The thing is, nobody really likes abridgments. The listeners who don't mind them are generally unaware of how much they're missing. (And sometimes I wonder what they think they're listening to. In the abridgment of The Burglar Who Thought He Was Bogart, the listener has no way of knowing that Bernie's best friend, Carolyn Kaiser, is a lesbian. If you don't know that, their relationship makes no sense whatsoever. The audio director, who read only the abridgment, kept wondering why Bernie never put the moves on her.)
The only argument for the very existence of abridged audiobooks is an economic one. Retail customers, publishers maintain, will be disinclined to lay out more money for an audiobook than they'd have to pay for the bound hardcover volume. If the book's priced at $25 and the audiobook's 10 or 15 dollars more than that, the potential buyer's going to be resistant.
Well, maybe. My guess is that technology will solve the problem; with audiobooks increasingly moving from cassette to CD (as well they might, since car manufacturers have long since made the switch), and with the next generation of CDs likely to hold far more in the way of running time, it shouldn't be long before all audiobooks are unabridged.
(Well, almost all. There's a real artistic argument for abridging some lengthy nonfiction. Ron Chernow's masterful biography of Alexander Hamilton has a running time of 32 hours unabridged, and contains material of interest to a scholar but not to a casual reader. There are passages one can skim and skip in the bound book, but you can't do that on audio. The publisher accordingly made the audiobook available in two versions.)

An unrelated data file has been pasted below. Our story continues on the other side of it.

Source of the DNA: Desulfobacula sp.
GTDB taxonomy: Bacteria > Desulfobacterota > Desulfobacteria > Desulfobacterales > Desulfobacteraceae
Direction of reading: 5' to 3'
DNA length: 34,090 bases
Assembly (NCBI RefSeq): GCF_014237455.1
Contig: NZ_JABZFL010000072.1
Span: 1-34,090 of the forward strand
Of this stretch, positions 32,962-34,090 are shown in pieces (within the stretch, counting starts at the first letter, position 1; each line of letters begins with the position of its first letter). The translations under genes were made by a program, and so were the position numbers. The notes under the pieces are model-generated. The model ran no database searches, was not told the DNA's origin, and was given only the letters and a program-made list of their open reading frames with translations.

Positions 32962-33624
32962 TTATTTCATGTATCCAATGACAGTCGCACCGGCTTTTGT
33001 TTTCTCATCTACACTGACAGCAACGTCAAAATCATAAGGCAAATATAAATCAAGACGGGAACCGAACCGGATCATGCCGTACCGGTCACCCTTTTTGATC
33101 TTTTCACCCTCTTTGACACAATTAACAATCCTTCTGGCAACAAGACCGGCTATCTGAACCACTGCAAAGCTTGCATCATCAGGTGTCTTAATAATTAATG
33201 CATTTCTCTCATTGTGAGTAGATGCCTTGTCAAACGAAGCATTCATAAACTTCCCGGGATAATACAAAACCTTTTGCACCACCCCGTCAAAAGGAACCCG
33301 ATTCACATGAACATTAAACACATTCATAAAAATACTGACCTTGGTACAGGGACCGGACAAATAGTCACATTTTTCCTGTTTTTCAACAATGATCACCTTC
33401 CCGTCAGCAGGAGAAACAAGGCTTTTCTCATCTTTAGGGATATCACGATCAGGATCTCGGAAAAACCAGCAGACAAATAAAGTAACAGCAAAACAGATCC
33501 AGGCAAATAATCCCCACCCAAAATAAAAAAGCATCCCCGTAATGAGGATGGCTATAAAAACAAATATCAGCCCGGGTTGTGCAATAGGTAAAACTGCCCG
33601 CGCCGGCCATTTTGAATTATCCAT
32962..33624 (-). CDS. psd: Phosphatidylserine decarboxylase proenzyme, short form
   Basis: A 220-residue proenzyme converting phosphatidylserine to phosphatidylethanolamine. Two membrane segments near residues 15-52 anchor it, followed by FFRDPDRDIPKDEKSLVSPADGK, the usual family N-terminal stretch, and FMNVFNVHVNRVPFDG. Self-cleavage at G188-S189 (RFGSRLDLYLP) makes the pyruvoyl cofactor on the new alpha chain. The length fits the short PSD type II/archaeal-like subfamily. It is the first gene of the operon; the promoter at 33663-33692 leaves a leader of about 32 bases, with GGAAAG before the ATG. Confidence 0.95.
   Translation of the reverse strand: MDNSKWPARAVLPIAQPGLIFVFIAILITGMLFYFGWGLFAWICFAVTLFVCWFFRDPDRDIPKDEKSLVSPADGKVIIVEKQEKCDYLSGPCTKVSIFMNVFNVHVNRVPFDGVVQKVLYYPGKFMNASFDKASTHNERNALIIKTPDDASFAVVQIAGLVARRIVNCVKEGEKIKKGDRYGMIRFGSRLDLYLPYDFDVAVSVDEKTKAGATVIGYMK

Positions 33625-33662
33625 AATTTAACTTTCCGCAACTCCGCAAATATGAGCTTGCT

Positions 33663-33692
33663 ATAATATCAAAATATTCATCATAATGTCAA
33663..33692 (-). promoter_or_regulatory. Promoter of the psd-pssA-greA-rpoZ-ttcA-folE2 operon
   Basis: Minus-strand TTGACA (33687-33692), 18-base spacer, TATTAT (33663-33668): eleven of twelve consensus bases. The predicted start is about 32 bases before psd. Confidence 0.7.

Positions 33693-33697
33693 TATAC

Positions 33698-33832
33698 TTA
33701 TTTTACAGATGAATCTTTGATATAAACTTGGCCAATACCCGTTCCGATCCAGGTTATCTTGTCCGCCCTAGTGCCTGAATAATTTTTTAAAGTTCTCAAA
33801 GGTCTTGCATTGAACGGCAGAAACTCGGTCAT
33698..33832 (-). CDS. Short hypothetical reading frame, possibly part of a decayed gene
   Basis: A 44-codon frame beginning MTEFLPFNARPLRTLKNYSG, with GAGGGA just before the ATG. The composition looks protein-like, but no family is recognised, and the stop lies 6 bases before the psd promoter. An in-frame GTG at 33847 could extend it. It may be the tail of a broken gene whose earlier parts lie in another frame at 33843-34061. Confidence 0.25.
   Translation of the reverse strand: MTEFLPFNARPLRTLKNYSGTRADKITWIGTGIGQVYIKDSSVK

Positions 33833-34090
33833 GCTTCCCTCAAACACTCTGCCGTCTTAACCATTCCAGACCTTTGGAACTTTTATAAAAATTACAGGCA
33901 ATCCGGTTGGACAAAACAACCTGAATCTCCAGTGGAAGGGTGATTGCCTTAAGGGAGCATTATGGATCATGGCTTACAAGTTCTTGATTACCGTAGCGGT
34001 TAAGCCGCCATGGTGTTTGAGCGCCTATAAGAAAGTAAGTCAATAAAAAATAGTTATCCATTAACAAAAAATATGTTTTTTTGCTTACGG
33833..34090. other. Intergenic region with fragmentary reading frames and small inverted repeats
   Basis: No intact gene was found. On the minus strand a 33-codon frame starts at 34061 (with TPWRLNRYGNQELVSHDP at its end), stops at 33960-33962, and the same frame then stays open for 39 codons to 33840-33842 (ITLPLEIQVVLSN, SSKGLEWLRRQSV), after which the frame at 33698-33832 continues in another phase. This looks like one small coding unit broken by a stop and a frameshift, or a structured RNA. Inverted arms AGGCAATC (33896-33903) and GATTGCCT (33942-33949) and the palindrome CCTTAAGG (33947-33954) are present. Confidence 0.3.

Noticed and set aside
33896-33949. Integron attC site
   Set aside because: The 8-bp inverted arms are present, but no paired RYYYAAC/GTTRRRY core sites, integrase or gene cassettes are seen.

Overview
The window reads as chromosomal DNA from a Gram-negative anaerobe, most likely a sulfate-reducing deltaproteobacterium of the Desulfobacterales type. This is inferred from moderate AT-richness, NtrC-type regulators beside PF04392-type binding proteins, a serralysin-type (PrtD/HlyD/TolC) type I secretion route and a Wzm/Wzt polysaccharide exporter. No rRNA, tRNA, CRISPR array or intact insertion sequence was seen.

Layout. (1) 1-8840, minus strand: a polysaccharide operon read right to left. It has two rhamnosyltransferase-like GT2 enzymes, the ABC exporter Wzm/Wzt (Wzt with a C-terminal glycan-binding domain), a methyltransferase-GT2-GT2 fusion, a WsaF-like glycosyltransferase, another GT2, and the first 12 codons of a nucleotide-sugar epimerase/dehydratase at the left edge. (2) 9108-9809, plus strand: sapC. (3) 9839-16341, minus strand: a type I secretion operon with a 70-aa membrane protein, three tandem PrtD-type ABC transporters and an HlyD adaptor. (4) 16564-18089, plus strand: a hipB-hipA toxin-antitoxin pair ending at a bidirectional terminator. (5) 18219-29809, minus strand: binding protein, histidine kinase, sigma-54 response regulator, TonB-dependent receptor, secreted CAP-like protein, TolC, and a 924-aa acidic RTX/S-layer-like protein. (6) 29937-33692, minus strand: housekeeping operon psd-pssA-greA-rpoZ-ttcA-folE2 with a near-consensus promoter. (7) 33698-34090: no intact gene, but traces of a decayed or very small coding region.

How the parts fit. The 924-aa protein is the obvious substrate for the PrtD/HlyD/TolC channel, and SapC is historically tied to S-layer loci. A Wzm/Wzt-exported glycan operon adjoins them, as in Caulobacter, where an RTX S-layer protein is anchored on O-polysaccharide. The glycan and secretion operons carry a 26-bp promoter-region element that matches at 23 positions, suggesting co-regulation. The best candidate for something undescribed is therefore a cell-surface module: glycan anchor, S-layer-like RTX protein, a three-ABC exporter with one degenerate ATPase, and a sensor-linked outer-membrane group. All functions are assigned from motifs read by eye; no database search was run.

The question of abridgment aside ("Abridged audiobooks? Yikes, how 20th century!"), what strikes me most about the medium is its enormous impact. Yes, audiobooks give a devoted reader something to do while he's driving somewhere, but that only scratches the surface of the potential audience. More to the point, audiobooks bring the world of reading to men and women who have never been able to read for pleasure.
Dyslexics are the obvious example, but I know several who have overcome the disorder sufficiently to be ardent readers of the printed word. And there are evidently a great number of persons with no clinical reading disorder who simply don't absorb information well from the page.
Forty-plus years ago I did some work for Robert Harrison, the ex-publisher of Confidential. If you handed him a piece of paper he'd hand it back and ask you to read it to him. At the time I figured the sonofabitch was illiterate, and years later I guessed he was dyslexic. But I'm not sure he was either one. I think he just "got" it more effectively through his ears than his eyes.
I'm the reversewhich may make me an odd choice for the host of Audiobook Cafe, but probably stands me in good stead working from a script in a sound studio. I listen to the audiobooks I reviewthat's my jobbut I also read the bound books, because I absorb the text better that way, and that too is my job.
It takes a while to reach nonreaders with audiobooksthey're not going to wander into a bookstore, are they? But audio is finding its audience, and we're just beginning to discover its potential impact. I wouldn't be surprised, for example, if it helps resuscitate the short story. Short fiction, in great commercial decline since the end of the Second World War, lends itself perfectly to audio; you can have a complete reading experience in the course of a single commute.
Reading, it turns out, isn't something you have to do with your eyes. You can read with your ears, too. And, if you're in the mood, try some of my writing in audio form. But unabridged, if you don't mind.
Lawrence Block is the author of dozens of books, many of them available in audio as well as in the old eyes-only format. Some of the early ones, printed on acid-enriched paper, are crumbling to dust at this very moment.